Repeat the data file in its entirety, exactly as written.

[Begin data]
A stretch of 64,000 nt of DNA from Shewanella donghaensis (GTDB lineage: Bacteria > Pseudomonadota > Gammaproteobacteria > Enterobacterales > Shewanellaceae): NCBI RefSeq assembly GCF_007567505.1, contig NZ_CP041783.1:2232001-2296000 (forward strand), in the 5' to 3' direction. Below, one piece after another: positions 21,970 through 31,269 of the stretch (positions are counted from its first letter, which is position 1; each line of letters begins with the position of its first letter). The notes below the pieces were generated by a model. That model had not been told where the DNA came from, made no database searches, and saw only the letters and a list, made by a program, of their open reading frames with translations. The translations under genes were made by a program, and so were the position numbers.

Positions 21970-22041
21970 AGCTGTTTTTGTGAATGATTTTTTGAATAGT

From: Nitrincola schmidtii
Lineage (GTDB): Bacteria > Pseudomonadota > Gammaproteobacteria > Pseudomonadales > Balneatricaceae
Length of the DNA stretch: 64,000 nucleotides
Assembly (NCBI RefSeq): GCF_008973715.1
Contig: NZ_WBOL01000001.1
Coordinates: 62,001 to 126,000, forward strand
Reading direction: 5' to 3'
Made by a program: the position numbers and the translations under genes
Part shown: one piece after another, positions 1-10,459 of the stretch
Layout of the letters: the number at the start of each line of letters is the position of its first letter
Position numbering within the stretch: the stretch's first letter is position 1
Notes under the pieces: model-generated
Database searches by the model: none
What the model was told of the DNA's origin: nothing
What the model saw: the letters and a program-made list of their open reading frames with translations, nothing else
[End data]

A stretch of 64,000 nt of DNA from Shewanella donghaensis (GTDB lineage: Bacteria > Pseudomonadota > Gammaproteobacteria > Enterobacterales > Shewanellaceae): NCBI RefSeq assembly GCF_007567505.1, contig NZ_CP041783.1:2232001-2296000 (forward strand), in the 5' to 3' direction. Below, one piece after another: positions 21,970 through 31,269 of the stretch (positions are counted from its first letter, which is position 1; each line of letters begins with the position of its first letter). The notes below the pieces were generated by a model. That model had not been told where the DNA came from, made no database searches, and saw only the letters and a list, made by a program, of their open reading frames with translations. The translations under genes were made by a program, and so were the position numbers.

Positions 21970-22041
21970 AGCTGTTTTTGTGAATGATTTTTTGAATAGT

From: Nitrincola schmidtii
Lineage (GTDB): Bacteria > Pseudomonadota > Gammaproteobacteria > Pseudomonadales > Balneatricaceae
Length of the DNA stretch: 64,000 nucleotides
Assembly (NCBI RefSeq): GCF_008973715.1
Contig: NZ_WBOL01000001.1
Coordinates: 62,001 to 126,000, forward strand
Reading direction: 5' to 3'
Made by a program: the position numbers and the translations under genes
Part shown: one piece after another, positions 1-10,459 of the stretch
Layout of the letters: the number at the start of each line of letters is the position of its first letter
Position numbering within the stretch: the stretch's first letter is position 1
Notes under the pieces: model-generated
Database searches by the model: none
What the model was told of the DNA's origin: nothing
What the model saw: the letters and a program-made list of their open reading frames with translations, nothing else